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There is an existing idea, lets called it A1. This idea only work on a specific way. This leads to two main limitations. Therefore, I adapted this idea to fix its first limitation. Lets called this new idea A2. For the second limitation, I have also adapted the old idea A1 to fix its second limitation. Let's called the second adaptation A3. Hence, I have established two versions of the old idea A1. Each adaptation overcomes only one limitation of A1, so they are different. So what I tried to say is, I have derived two different versions of A1.

My question is, is it correct to say the following:

The existing idea A has been adatped two different times.

Is my setence clear and correct?

Any help, please?

  • Based on your edits to your question, I have added to my original answer. Hope this helps. – Jeff Morrow Mar 13 at 15:21
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It is grammatical, but it may not quite convey clearly what you intend. If I understand the situation, idea A has been known for some time. It has then adapted in at least different contexts or versions, including A1 and A2. You have now created idea A3 by working with both A1 and A2. Try

My idea derives from two earlier adaptations of an old idea.

Depending on exactly what you mean, other verbs may be more apt than "derives."

EDIT: Based on your edited question, I like your final suggestion of

I have derived two different versions of idea A1.

HOWEVER, based on what you have now said about overcoming limitations in A1, you can do better than the rather neutral "derives."

For example,

Expansion A2 eliminates one limitation inherent in the old idea A1, and expansion A3 eliminates a different limitation.

I think the above captures a number of points

A2 and A3 are new variations on an old idea.

Both variations are improvements.

The variations make different improvements.

  • Thank you so much for your answer. Just for clarification, idea A1 is known. I have adatped it two times. That is, I have established A2 and A2. So, I have dervied two new versions of idea A1. These two versions are different. – F.Thomas Mar 13 at 3:40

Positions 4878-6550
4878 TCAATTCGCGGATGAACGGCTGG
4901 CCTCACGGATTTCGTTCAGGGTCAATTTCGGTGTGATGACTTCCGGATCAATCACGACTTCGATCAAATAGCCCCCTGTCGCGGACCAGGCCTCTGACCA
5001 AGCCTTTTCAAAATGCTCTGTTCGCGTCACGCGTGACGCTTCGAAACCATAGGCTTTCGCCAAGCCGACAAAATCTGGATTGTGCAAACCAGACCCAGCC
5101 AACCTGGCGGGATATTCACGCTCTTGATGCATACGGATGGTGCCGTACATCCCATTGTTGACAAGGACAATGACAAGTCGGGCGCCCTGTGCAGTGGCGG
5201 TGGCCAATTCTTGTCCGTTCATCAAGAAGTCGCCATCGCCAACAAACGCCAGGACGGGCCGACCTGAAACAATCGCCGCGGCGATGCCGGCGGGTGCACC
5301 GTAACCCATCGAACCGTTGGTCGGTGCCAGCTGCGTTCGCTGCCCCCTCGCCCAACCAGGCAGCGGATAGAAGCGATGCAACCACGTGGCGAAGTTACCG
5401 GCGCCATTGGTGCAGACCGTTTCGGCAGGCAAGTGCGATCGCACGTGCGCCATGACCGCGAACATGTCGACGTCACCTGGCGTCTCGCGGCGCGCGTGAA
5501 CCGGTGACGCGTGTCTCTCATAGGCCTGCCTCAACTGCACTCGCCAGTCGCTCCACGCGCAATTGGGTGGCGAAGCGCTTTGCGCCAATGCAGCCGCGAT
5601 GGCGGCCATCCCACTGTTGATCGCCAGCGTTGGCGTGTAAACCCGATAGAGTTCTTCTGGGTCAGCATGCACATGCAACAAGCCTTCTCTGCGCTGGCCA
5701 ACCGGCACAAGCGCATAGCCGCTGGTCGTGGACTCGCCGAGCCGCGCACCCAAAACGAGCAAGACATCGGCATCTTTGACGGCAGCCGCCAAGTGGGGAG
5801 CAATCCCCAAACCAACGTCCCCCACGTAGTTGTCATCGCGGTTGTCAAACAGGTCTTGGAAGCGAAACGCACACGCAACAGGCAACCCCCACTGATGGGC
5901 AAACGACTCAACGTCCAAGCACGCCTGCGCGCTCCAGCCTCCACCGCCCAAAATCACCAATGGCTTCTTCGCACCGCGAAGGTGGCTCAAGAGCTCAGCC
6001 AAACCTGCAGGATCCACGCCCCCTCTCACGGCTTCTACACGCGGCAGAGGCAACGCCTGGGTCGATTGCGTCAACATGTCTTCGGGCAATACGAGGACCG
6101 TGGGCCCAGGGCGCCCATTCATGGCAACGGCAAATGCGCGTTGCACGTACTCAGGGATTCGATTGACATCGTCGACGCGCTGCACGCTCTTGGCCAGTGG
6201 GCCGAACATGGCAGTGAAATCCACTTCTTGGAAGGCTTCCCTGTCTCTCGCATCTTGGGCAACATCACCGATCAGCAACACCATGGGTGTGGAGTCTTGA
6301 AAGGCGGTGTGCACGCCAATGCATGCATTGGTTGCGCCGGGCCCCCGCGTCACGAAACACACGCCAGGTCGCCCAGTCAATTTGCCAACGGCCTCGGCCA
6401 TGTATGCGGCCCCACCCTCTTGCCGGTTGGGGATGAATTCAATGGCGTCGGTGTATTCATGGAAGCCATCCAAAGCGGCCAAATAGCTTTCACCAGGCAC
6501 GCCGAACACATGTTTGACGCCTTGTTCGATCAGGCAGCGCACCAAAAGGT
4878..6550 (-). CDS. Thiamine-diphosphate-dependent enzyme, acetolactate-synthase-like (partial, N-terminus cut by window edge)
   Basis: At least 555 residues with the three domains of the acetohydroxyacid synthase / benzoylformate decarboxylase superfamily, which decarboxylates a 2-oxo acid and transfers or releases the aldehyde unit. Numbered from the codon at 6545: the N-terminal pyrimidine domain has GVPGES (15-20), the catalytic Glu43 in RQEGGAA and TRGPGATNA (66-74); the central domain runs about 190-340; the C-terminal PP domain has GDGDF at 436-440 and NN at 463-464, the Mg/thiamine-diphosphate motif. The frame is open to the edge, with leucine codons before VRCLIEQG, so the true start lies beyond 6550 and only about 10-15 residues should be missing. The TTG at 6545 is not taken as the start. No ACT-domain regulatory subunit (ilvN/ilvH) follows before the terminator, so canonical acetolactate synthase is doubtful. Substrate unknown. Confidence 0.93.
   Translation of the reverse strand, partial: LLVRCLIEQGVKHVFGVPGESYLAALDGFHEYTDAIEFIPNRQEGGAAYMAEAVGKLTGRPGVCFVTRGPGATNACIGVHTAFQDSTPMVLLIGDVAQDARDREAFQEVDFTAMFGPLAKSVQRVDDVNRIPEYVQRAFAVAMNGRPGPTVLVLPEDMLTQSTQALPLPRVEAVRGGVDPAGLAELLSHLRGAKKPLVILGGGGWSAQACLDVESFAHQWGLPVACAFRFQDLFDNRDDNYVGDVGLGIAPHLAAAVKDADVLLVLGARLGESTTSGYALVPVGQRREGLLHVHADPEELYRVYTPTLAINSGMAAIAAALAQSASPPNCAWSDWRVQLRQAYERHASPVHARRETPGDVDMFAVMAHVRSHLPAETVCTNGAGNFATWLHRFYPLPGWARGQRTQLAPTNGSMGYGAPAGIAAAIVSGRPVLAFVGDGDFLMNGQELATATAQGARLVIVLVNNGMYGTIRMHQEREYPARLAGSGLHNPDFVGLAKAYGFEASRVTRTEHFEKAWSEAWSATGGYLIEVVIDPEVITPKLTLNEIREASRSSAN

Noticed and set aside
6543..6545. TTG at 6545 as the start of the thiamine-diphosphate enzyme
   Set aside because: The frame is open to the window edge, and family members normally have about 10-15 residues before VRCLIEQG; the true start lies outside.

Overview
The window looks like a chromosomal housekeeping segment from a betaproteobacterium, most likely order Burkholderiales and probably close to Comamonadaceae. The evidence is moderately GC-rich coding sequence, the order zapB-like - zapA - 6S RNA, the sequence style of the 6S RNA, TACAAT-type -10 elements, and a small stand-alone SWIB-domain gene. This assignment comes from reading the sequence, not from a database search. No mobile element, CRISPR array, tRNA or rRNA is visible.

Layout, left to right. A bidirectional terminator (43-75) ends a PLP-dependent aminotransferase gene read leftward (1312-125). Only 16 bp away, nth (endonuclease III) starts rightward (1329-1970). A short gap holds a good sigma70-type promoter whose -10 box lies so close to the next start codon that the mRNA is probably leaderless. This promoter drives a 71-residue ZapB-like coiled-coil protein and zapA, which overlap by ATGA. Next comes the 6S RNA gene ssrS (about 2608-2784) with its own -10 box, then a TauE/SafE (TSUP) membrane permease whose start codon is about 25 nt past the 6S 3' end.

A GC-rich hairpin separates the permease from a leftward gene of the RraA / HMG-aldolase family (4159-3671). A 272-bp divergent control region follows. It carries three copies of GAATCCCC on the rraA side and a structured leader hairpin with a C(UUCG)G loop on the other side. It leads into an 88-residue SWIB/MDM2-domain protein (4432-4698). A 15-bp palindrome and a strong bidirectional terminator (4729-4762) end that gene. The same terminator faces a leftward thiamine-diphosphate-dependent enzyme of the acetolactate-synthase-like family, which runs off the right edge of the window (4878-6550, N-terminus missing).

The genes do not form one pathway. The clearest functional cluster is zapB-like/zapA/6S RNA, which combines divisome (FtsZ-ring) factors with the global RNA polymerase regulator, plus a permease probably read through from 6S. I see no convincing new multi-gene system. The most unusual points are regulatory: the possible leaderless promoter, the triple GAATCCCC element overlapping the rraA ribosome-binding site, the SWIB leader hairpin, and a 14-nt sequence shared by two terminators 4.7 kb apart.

• I have edited my question. – F.Thomas Mar 13 at 3:48
  • What about saying, My paper proposed two main adaptations of idea A. – F.Thomas Mar 13 at 5:10
  • Amazing help! Thank you so much. – F.Thomas Mar 14 at 0:04
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Iv think the word "adapt" may not be the best choice here. As Collins dictionary suggests, an person adapts (to a new surgeon or requirements) by changing his ideas - it is not the ideas that adapt. "Adapt" can be used in the passive Vince add in your example, but it is usually done in when discussing new versions of works of art such as books or movies, and not for changes in general. The difference is subtle but it exists.

You may want to use other words for the process (that can happen more than once) of changing an idea or a solution: modify,, alter, or (informally in some technical areas) tweak.

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It is difficult to build on your sentence AND to make it clear that ideas A2 and A3 are not consecutive (A1-> A2 -> A3), but in parallel (A1 -> A2, A1 -> A3).

So I came up with the following:

Ideas A2 and A3 have both been adapted from idea A1 (by taking into consideration the different limitations affecting idea A1).

Maybe these can fit also:

The existing idea A1 evolved into two new independent ideas.

or:

The existing idea A1 evolved into two new diverging ideas.

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